May 2020

Making all things new

Well, this certainly is an Easter like no other. I am writing this on the Wednesday of Easter week with a memory of having walked up on to the side of Black Hill for a solitary - apart from two spaniels - vigil at dawn and then down for the Deanery Service on YouTube. 

The absence of all the surrounding jollities at the very least enabled me - and many others - to focus on what Easter is actually about. Which is a helpful thing, as, when you look back to that first Easter, there were many reactions - shock, puzzlement, disbelief, excitement, fear, awe - but simple joy or jollity were not there. And that is for obvious and understandable reasons. For Jesus’s followers, the resurrection changed everything, and it takes a while for that realisation to be taken on board.

And life really had changed for them. they might revert to their old occupations, but, as those fishermen disciples discovered in that wonderful story at the end of John’s gospel - the knowledge and understanding of the presence of the risen Christ in their lives even transformed their work.

That message of transformation is vital. It is - let’s face it - all too easy for us to go through all the rituals of Holy Week and Easter without it necessarily changing anything. This year, however, the world around us has changed unimaginably, and that allows us to look at how it has changed, and how that will change us, both individually,and collectively.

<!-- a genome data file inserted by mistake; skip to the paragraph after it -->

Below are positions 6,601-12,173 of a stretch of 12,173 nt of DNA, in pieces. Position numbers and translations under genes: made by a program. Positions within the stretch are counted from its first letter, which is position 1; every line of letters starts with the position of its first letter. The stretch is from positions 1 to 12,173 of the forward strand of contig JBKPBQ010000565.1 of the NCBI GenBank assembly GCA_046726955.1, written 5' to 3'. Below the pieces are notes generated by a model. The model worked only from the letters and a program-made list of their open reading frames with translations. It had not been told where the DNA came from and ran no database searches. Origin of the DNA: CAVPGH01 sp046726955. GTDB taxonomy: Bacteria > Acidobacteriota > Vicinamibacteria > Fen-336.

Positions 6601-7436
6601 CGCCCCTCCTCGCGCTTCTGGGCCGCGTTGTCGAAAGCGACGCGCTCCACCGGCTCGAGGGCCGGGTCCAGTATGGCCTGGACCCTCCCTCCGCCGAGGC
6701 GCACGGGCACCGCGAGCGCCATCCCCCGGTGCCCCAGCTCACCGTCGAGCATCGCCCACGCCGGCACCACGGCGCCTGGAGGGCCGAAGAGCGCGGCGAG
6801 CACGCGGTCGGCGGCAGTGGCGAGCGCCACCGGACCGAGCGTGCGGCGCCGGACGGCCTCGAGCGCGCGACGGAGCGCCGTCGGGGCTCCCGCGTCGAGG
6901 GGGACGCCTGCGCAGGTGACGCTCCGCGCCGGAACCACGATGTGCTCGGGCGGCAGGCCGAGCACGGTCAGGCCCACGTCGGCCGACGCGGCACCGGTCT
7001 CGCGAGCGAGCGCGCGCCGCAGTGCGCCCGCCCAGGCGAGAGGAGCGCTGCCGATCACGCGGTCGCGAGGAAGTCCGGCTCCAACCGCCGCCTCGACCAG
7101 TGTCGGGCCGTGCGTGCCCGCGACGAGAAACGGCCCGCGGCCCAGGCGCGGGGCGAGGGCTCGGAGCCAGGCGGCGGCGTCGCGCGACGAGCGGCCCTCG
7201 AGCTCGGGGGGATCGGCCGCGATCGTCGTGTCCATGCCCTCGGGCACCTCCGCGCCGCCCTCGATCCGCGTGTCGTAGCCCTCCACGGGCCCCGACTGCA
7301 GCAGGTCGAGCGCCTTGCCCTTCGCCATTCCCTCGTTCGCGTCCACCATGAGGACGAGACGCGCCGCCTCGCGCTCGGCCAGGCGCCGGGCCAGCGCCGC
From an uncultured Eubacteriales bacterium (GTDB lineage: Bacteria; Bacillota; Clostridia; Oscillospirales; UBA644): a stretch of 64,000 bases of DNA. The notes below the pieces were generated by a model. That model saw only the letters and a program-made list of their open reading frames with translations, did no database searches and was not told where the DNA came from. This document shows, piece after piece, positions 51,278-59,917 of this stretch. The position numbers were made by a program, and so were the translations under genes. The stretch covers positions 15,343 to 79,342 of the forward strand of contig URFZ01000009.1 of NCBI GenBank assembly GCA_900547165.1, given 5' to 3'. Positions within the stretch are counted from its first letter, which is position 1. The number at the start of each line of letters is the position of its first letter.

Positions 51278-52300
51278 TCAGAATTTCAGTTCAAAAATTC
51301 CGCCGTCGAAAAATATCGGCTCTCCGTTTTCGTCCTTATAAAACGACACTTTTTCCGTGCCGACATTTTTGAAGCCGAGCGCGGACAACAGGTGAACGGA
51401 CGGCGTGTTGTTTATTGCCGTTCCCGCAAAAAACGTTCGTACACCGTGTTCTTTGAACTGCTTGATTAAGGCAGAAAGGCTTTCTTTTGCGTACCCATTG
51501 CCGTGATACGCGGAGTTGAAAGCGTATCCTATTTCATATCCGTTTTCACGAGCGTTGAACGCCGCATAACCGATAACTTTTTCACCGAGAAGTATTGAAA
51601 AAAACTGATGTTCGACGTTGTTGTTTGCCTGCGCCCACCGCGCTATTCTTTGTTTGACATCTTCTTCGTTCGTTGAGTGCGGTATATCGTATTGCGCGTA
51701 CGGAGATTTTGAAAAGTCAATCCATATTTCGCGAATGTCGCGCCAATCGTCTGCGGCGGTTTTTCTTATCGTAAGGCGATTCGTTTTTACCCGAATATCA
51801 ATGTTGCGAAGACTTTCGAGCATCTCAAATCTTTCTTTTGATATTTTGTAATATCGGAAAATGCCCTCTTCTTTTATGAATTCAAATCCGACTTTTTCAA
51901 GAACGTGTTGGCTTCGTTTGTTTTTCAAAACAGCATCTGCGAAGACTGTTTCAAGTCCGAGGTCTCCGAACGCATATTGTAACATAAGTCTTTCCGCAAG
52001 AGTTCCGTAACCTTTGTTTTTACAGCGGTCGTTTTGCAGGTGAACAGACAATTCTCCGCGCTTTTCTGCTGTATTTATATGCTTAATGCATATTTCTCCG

There are obvious things: many people have discovered it is perfectly possible to work from home; many people have shown active care and concern for the people around them; many people, apparently, have discovered the importance of washing hands; many people have discovered how important, and how easy it is, to keep in touch with those they love; and many, I hope, in the church and elsewhere have discovered that meetings are not necessarily all they are cracked up to be.

And many in the church have discovered new ways of spreading the good news of God’s love. The headlines may say ‘Churches are shut’, and that reveals a sad and prevalent attitude to what ‘churches’ actually are. They are not buildings: they are groups of people, and, while church buildings provide a wonderful numinous presence where people can feel themselves at peace with God, you cannot have church without people, while you can have church without buildings. And that is something which has been so apparent this Holy Week and Easter. Having to find new ways of connecting has been a really good challenge. There has been much communication both on paper and online, a huge sharing of ideas for prayer, for worship, for discovery and for fun on the Abbeydore Deanery Facebook page and, as I write this, over twenty videos of homegrown worship on the Abbeydore Deanery YouTube channel, which will obviously remain there and which will equally obviously grow. And what has been really wonderful is the fact - clearly attested by people’s responses - that this is drawing more new people into the community of the church.

What is absolutely obvious is that, when all of the current horrors are over, we cannot simply go back to what life was like before. We have new people to feed along with all those who have been faithful members of the body of Christ for years. How we do that is something for which your views will be more than welcome. And if you have time to think of any, do let me know. Christ came to take all things new: here is a wonderful opportunity for us to bring that about.